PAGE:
In some embodiments, the switching circuitry is configured to discard the ARN upon finding that the first interface is not the egress interface for the packets in the specified flow. In a disclosed embodiment, the switching circuitry is configured to maintain a forwarding database, indicating respective egress interfaces for flows conveyed through the apparatus and to forward the data packets to the respective egress interfaces responsively to entries in the forwarding database, and the switching circuitry is configured to look up the flow specified in the ARN in the forwarding database in order to ascertain whether the first interface serves as the egress interface for the packets in the specified flow.

In some embodiments, the switching circuitry is configured to forward the ARN to all of the interfaces other than the first interface when there is no alternative route available from any of the interfaces to the given destination.

Additionally or alternatively, the switching circuitry is configured to maintain a record of elephant flows conveyed through the apparatus, the record indicating respective ingress and egress interfaces of the elephant flows, and the switching circuitry is configured, when there is no alternative route available from any of the interfaces to the given destination and the specified flow appears in the record as an elephant flow, to forward the ARN only to the respective ingress interface indicated by the record for the specified flow, and not to all of the plurality of the interfaces.

There is also provided, in accordance with an embodiment of the invention, communication apparatus, including multiple interfaces configured to be connected to respective links in a packet data network and to serve as ingress interfaces and egress interfaces for data packets received from and transmitted to the respective links. Switching circuitry is coupled between the interfaces and is configured to maintain a record containing information with respect to elephant flows conveyed through the apparatus via the interfaces, and is configured to receive, via one of the multiple interfaces, an adaptive routing notification (ARN) requesting that a specified flow of packets in the network be rerouted, and in response to the ARN, to look up the specified flow in the record of the elephant flows and when the specified flow appears in the record, to service the ARN responsively to the record.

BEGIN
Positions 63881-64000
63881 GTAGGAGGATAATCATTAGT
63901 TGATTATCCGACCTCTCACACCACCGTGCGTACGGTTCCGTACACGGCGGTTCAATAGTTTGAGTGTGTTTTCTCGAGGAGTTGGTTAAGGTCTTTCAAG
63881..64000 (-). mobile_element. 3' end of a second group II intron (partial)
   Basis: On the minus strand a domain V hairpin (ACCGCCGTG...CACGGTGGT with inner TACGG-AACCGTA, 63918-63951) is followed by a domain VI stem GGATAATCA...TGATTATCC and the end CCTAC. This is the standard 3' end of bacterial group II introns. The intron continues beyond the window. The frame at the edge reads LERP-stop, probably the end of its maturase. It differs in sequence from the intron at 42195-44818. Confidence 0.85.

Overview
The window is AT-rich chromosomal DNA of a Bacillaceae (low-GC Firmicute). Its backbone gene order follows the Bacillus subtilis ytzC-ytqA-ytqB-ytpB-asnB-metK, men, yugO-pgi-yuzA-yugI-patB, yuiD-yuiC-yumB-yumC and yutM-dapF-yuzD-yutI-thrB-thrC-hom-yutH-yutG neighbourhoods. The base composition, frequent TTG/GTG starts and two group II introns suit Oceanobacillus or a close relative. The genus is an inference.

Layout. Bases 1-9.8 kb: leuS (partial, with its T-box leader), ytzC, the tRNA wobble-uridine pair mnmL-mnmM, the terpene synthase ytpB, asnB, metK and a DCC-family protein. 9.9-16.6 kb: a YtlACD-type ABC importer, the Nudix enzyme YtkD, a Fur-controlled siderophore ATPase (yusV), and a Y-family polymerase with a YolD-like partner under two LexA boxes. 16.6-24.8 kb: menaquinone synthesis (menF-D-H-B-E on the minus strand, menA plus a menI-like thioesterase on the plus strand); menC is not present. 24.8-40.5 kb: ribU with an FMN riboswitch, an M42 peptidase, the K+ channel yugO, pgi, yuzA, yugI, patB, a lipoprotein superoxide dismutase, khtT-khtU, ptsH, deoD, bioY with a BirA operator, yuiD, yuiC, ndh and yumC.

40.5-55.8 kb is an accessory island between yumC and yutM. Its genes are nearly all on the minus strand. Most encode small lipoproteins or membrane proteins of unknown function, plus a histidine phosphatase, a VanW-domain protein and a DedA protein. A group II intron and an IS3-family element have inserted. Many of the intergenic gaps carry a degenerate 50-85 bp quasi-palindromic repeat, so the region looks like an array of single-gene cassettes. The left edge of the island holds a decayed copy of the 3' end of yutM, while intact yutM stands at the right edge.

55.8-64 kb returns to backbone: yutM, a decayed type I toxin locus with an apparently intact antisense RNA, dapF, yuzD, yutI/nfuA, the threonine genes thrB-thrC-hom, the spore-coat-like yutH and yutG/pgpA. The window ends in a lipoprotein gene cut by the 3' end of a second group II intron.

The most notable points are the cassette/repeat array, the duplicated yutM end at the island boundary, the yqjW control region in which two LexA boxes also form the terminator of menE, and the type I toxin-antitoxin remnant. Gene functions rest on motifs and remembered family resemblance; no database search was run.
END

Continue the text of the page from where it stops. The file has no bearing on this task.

In some embodiments, the switching circuitry will service the ARN only if the specified flow is listed in the record of the elephant flows.

In some embodiments, the ARN indicates a destination of the specified flow, and the switching circuitry is configured, upon receiving the ARN via a first interface among the multiple interfaces, to service the ARN by rerouting the specified flow through a different, second interface among the multiple interfaces when there is an alternative route available in the network from the second interface to the indicated destination. In a disclosed embodiment, the information in the record of the elephant flows includes respective ingress interfaces of the elephant flow, and the switching circuitry is configured, when there is no alternative route available from any of the interfaces to the indicated destination, to forward the ARN to the respective ingress interface indicated by the record for the specified flow. The switching circuitry may be configured, when there is no alternative route available from any of the interfaces to the given destination, and the specified flow does not appear in the record as an elephant flow, to forward the ARN to all of the interfaces other than the first interface.